Published on Arab Voices

Every day is international youth day

Samar Samir Mezghanni is a Tunisian Writer classified as one of the most important young leaders in the Arab region. She has written over a hundred short stories and published 14 books. This is Samar's second contribution to the MENA Blog with the first blog reflecting on her experience at the World Bank/IMF Spring Meetings.

ImageFrom different corners of the world, youth have been celebrating this particular year in an unexpected way. On International Youth Day, I struggle to reflect on the events made by and for youth during this year.

Ironically, the International Youth Year started as a proposal from the Tunisian president, Zinealabidine Ben Ali, who was forced out by the demands and actions of young people in his country. Being a  22-year-old Tunisian woman who has participated in several youth events inside and outside of Tunisia, I thought that the International Youth year would, once again, be filled with more seminars, meetings, conferences and provide more examples to brag about the government’s  concern and response to youth issues. I expected to hear more resolutions and promises, to witness more youth celebrations, and to remain optimistic as I have always been, and as I have always been asked to be.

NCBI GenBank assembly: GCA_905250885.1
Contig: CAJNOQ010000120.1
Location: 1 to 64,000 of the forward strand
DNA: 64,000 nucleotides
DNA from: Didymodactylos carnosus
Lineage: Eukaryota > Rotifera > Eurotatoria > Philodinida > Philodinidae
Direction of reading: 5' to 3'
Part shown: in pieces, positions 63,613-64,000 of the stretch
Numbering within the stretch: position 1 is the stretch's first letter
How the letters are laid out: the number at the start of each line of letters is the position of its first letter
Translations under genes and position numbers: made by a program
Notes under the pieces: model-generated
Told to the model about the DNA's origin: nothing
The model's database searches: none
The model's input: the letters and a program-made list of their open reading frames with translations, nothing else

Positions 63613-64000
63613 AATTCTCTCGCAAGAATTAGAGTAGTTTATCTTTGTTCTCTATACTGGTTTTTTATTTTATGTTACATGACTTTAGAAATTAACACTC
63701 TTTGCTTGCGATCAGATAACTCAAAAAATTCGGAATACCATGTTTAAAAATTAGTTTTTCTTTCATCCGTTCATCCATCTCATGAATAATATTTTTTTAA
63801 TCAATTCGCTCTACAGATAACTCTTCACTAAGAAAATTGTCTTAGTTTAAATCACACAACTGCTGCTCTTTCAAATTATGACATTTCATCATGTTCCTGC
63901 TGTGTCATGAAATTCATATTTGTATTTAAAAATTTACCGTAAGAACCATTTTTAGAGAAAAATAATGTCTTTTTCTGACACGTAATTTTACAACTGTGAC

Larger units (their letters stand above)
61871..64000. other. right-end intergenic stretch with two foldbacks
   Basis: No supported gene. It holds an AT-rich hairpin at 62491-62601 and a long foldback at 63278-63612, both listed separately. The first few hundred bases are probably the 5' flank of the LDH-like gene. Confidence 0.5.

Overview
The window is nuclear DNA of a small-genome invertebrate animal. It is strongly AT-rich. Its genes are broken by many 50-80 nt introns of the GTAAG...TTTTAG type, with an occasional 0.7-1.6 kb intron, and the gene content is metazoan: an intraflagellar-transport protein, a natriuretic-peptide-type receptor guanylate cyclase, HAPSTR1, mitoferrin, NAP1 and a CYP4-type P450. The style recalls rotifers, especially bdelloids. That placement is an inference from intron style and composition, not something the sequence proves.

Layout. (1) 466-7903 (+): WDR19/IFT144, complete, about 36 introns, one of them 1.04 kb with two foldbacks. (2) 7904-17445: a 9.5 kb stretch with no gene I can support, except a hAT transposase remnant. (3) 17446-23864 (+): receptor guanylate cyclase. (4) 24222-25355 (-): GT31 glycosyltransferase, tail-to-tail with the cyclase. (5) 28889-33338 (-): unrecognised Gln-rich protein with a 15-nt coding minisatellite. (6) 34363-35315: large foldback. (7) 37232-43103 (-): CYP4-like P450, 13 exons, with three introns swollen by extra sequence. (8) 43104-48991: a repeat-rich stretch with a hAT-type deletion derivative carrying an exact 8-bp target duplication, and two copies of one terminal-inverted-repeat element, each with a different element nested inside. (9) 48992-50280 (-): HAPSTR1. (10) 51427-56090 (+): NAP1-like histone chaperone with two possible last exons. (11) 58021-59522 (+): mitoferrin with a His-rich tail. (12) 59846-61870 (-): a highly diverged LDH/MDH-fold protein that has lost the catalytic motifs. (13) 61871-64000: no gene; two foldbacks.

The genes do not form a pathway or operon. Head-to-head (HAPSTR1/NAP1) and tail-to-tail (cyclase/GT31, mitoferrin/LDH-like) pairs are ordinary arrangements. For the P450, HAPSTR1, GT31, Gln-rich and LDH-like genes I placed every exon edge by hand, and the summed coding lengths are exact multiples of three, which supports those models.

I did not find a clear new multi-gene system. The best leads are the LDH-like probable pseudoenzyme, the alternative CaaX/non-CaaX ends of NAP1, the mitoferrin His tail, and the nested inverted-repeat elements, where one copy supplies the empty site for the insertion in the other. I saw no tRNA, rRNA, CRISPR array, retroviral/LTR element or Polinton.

But this year, unlike the years before, I was surprised. Something different happened. Just when youth were expected  to express themselves through  bureaucratic  means  addressing their issues in a controlled manner, and  raising their voices in organized settings such as governmental events; people all over the world were astonished and impressed by a different, unexpected and genuine expression. The demonstrations that propagated from the streets of Tunisia to different countries in the Arab region were much more powerful than all the high level youth meetings that have been organized so far, much more authentic than the International Youth Year or the International Youth Day and much more significant than the international youth celebrations. After all the promises for change,  calls for youth empowerment,  speeches about dreams and brighter futures, change emerged from the young people, empowering themselves and realizing their dreams on their own, after waiting so long for a promised change.

Living in Birmingham,  England now where more young people are expressing anger and frustration –although in a different way- made me realize how universal youth issues are; unemployment, marginalization, poverty and a lack of political participation. Yet, the world is still ruled by old people, with old ways of thinking, with old insights and old promises. With each day that passes reveals stories of more successful young people, equipped with  fresh ideas, with more reasons to empower youth, instead of simply celebrating a day designated for youth.

To me, to all the young people in my country and my region, International Youth Day means simply nothing; because this year, we made every day a celebration of youth expression, power, and liberation. For older people, I hope this day will mean to them an occasion to reflect on this new “Youth Year” and confront the reality that in such a dynamic changing post modernity world, every year is an international youth year; every day is an international youth day.

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